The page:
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Berube: Sullivan's decisions benefited Penguins

Former Flyers coach says uniting Crosby, Malkin, sticking with Murray factored in Game 2 win against Lightning

by Dan Rosen @drosennhl / NHL.com Senior Writer

For additional insight into the Eastern Conference Final between the Pittsburgh Penguins and Tampa Bay Lightning, NHL.com has enlisted the help of Craig Berube to break down the action. Berube will be checking in throughout the series.

Berube, 50, was the coach of the Philadelphia Flyers from 2013-15. He was a Flyers' assistant coach for six seasons prior to being promoted to coach on Oct. 7, 2013. The Flyers were 75-58-28 under Berube. They made the Stanley Cup Playoffs and lost to the Rangers in the first round in 2014.

TAMPA -- In analyzing Game 2 of the Eastern Conference Final, former Philadelphia Flyers coach Craig Berube noted two decisions made by Pittsburgh Penguins coach Mike Sullivan that may not have directly influenced the outcome, but instead influenced the momentum in the game and the Penguins' overall confidence.

The first was putting Sidney Crosby and Evgeni Malkin together on the same line for a shift midway through the second period of the Penguins' 3-2 overtime win against the Tampa Bay Lightning. The two centers immediately created a spark as Malkin set up Crosby for a scoring chance that was negated only by Lightning goalie Andrei Vasilevskiy's glove save on Crosby's backhand.

The Penguins arguably took the game over from there, and were especially dominant in the third period and overtime, outshooting the Lightning 19-6 in that 20:40. Crosby scored in overtime to even the best-of-7 series at 1-1.

Video: TBL@PIT, Gm2: Crosby goes top-shelf to win it in OT

"I think Mike is thinking he wasn't getting enough from Crosby and Malkin so he was going to give them way more opportunity to perform," Berube said. "It worked out for them."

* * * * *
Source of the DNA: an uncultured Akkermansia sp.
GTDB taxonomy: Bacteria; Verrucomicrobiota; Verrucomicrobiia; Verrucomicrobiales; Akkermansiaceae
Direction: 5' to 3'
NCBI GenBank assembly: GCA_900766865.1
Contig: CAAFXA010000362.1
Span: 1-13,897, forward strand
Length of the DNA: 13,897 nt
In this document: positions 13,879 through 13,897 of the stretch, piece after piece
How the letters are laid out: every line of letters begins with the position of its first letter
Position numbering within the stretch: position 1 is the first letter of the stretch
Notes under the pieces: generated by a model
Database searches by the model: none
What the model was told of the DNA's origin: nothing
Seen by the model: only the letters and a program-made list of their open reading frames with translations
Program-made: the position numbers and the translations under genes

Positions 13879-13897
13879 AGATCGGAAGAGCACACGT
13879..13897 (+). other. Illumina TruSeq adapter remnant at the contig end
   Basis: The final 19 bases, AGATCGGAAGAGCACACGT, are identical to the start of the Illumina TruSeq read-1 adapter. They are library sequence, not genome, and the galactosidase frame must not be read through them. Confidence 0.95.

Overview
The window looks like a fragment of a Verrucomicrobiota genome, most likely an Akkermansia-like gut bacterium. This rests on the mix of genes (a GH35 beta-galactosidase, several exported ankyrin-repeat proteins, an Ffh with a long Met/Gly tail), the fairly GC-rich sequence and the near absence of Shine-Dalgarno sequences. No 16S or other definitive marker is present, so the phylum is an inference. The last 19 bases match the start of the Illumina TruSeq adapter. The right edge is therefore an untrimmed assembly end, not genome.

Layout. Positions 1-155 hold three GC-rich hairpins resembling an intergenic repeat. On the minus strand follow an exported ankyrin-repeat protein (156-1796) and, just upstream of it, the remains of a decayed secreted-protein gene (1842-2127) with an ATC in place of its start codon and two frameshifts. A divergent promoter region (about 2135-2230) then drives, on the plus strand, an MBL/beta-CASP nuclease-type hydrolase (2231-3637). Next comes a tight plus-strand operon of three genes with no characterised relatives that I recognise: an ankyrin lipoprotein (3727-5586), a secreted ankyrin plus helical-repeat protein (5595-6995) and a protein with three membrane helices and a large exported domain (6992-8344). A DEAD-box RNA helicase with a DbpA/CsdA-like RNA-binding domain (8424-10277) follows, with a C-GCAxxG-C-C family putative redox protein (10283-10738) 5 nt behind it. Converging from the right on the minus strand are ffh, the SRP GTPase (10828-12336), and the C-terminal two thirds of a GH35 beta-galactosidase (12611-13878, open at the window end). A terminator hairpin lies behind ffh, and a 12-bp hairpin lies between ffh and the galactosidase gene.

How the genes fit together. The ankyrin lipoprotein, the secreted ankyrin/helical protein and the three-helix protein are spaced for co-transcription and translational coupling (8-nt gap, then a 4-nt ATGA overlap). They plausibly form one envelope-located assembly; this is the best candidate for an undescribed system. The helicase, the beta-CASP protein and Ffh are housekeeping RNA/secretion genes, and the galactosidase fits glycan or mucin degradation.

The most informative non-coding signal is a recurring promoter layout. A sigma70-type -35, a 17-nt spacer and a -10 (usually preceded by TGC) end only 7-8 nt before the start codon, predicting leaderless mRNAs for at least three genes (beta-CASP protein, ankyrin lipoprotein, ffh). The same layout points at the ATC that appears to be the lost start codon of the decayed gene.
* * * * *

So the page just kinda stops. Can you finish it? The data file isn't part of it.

The second was a decision that required Sullivan to do nothing at all.

Instead of changing goalies after rookie Matt Murray gave up a far-too-easy game-tying goal to Jonathan Drouin at 19:10 of the first period, Sullivan stuck with the 21-year-old. Murray didn't allow another goal on 13 shots.

"The kid is a battler, obviously," Berube said. "He let that goal in and it could have went the other way, but it didn't and that's important."

Video: TBL@PIT, Gm2: Drouin ties the game with perfect shot

So, looking ahead to Game 3 at Amalie Arena on Wednesday (8 p.m. ET; NBCSN, CBC, TVA Sports), Berube expects more of the same.

He doesn't think Sullivan will go to the Malkin-Crosby well often, but he expects to see them together when the moment is right and the situation dictates it, such as a faceoff in the offensive zone when the Penguins might need an offensive spark.

"I think if you do it at the right times during the game and throughout a series and it can be very effective," Berube said. "It's about trying to get them going more. They've been stagnant. They're playing fine, but we look at them as offensive people, scoring and making plays and creating offense. I don't think they are doing enough, so putting them together gives them more opportunity to perform."

Even though Murray has allowed five goals on 41 shots in the series for a .878 save percentage, Berube fully expects to see him in net again for Game 3.

"Yeah, I don't believe it's a decision after the win [Monday] night and what he did after the [Drouin] goal," Berube said.

Video: TBL@PIT, Gm2: Murray and Hagelin keep the game tied

But Berube also doesn't think the Penguins will have it as easy as they had it in Game 2, when they controlled the pace and the puck and outshot the Lightning 41-21. He's banking on the Lightning being better in Game 3 and cited the possible return of forward Ryan Callahan as a difference.

Callahan missed Game 2 with the flu. There was no update on his condition from Lightning coach Jon Cooper on Tuesday.

"He's an energy guy, a hard working guy," Berube said. "He brings energy to the team and to their game. He's a tough loss. They did really miss him."

Without him, Berube said the Lightning "seemed to not have their skating legs, didn't really seem to have a whole lot of jump in their game, and that's what made Pittsburgh look really good."

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